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A Simple Guide To Colocation In Philadelphia

A Simple Guide To Colocation In Philadelphia

Colocation astutely bridges the gap between fully in-house data centers and the public cloud. Its unique combination of benefits has made it a very attractive option for numerous businesses across diverse sectors. At a high level, colocation works in much the same way anywhere. At a lower level, however, different areas have different characteristics. With that in mind, here’s a quick guide to colocation in Philadelphia.

An overview of the Philadelphia business landscape

Situated between New York City and Washington, D.C., Philadelphia is the hub of the four-state Delaware Valley metropolitan region. Its tradition of manufacturing still continues. These days, however, it’s better known for financial services and, in particular, venture capital thanks to the many startups in and around it, particularly tech (and biotech) companies.

Philadelphia is also a hub for education. In addition to its established universities (including the Ivy League University of Pennsylvania) and educational institutions, the city is seeing major growth in the EdTech sector.

Some of these academic institutions feed into Philadelphia’s healthcare and life sciences sector. This is another key industry in the city with biotech being particularly strong.

Why use colocation in Philadelphia?

There are three main arguments for using colocation in Philadelphia. They are:

  • Cost-effectiveness
  • Scalability with customizability
  • Convenience

Here is a closer look at each of these.


Implementing a full in-house data center may be very cost-effective over the long term. There are, however, a lot of upfront capital expenditures a business has to absorb on the way to those long-term benefits. This is particularly relevant in Philadelphia which has very high real-estate costs due to its geographic position and economic strength.

By contrast, using the public cloud has a very low barrier to entry but can work out very expensive over the long term. The main reason for this is that the public cloud works on the principle that you pay for what you use. High-volume users may be able to negotiate beneficial terms. They are, however, very unlikely to achieve anything like the same economies of scale that businesses can enjoy with in-house data centers.

Using colocation allows businesses to set up in-house data centers with minimal upfront cost. This means that they can access the financial benefits of in-house processing relatively quickly.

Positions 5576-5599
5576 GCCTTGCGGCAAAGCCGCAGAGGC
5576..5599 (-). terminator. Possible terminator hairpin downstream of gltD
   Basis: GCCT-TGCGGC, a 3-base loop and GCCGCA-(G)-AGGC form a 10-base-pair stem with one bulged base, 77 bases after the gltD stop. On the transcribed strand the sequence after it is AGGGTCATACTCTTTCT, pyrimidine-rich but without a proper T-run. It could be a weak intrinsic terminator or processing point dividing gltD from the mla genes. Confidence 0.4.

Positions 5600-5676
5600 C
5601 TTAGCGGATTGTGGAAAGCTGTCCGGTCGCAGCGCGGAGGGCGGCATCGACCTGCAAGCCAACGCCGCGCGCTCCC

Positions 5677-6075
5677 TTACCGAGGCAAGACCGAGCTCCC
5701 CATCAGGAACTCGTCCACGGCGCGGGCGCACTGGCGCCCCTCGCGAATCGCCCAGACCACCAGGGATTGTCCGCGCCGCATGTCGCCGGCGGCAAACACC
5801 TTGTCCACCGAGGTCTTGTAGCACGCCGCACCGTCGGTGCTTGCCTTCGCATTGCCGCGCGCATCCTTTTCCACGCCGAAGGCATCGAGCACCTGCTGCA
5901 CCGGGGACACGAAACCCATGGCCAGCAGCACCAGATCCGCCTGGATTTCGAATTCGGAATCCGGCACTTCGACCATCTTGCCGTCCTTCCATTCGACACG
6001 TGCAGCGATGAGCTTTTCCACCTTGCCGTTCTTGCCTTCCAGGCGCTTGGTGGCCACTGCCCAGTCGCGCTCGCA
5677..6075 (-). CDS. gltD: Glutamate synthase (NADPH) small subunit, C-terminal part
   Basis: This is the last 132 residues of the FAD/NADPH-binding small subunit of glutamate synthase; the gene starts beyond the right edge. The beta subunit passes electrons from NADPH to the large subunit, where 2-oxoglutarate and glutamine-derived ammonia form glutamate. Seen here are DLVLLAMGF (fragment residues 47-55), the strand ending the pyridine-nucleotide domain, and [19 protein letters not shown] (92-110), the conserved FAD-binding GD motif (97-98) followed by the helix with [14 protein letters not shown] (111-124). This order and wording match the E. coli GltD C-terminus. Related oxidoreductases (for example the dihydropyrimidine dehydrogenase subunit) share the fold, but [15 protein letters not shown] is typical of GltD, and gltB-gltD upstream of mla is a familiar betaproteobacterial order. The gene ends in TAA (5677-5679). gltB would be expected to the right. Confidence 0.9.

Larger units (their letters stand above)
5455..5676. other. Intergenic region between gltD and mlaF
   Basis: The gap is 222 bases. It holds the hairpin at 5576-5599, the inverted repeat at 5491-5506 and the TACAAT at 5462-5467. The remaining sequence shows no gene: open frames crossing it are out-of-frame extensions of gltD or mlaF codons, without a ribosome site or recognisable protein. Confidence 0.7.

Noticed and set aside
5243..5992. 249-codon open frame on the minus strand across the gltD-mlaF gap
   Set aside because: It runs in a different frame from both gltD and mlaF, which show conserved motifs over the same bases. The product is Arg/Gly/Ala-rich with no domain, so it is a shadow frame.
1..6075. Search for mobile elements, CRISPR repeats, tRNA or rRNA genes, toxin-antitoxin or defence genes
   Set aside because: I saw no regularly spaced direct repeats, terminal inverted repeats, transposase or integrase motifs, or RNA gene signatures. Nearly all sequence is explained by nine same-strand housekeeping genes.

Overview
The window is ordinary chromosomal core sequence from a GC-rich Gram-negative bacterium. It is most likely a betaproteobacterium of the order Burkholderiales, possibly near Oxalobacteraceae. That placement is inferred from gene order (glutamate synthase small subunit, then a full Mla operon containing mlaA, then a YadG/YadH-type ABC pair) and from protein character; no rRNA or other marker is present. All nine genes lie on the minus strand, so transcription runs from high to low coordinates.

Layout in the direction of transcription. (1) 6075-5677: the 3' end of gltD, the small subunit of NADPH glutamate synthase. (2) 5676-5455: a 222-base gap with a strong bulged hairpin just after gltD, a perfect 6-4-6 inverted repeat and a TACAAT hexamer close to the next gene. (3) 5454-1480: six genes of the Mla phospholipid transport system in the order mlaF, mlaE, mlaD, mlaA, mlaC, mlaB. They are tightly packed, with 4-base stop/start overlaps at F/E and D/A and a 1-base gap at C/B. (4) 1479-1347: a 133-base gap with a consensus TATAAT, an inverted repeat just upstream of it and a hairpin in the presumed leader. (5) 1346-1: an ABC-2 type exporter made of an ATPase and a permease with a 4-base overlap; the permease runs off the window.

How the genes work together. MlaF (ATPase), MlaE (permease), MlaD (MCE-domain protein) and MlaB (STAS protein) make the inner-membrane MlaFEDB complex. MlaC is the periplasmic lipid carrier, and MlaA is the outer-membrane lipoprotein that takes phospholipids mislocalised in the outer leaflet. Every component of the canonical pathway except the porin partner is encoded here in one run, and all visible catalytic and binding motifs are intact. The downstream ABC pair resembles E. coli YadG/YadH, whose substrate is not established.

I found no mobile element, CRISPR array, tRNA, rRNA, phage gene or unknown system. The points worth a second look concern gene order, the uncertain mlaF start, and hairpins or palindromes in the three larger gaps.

Scalability with customizability

Implementing an in-house data center is a huge commitment. In addition to the cost of the real estate itself, data centers need massive amounts of infrastructure. They also need highly skilled people to run them. Admittedly, the staffing of data centers can be outsourced to vendors. Even so, it creates extra administration and costs for the hirer.

By contrast, using colocation requires only as much commitment as the business wants to make. Businesses that know they are going to be using colocation in Philadelphia over the long term may find it best to commit to long-term contracts. These are likely to attract the most favorable terms. On the other hand, businesses that need more flexibility can use colocation in Philadelphia in a similar way to the public cloud.

What colocation can offer that the public cloud cannot offer to the same extent is support for customizations. With the public cloud, businesses essentially have to choose from a menu of configuration options supported by their cloud service provider. Even with Infrastructure-as-a-Service (IaaS), the client is still limited to what their vendor can provide.

With colocation, businesses can choose their own hardware (and everything on top of it). This gives them much more scope for customization.


Even when companies have the capital and budget to implement and run an in-house data center, they do not necessarily want the administrative commitment that comes with it. Running a data center involves managing security (real-world and cyber-), business continuity, and disaster recovery.

With both the public cloud and colocation, most of that is taken care of by the vendor. In both cases, the vendor takes care of managing the core infrastructure. The client just has to manage their own part of the facility. In the case of the public cloud, that basically means user access. In the case of colocation, that means user access and equipment.

Although colocation places a bit more responsibility on the customer, the overall burden is much less than the burden of running an in-house data center. What’s more, colocation vendors generally offer some level of on-site support (or have a partner that does). This means that businesses do not necessarily have to find an additional vendor (or hire staff) although they have the option to do so if they wish.

Colocation in Philadelphia

If you are looking for colocation services in Philadelphia, DataBank is an excellent choice. DataBank has one state-of-the-art data center in Philadelphia, which offers 7,760 square feet of raised floor space, and 0.3MW critical IT load. Learn more about DataBank’s Philadelphia data center.

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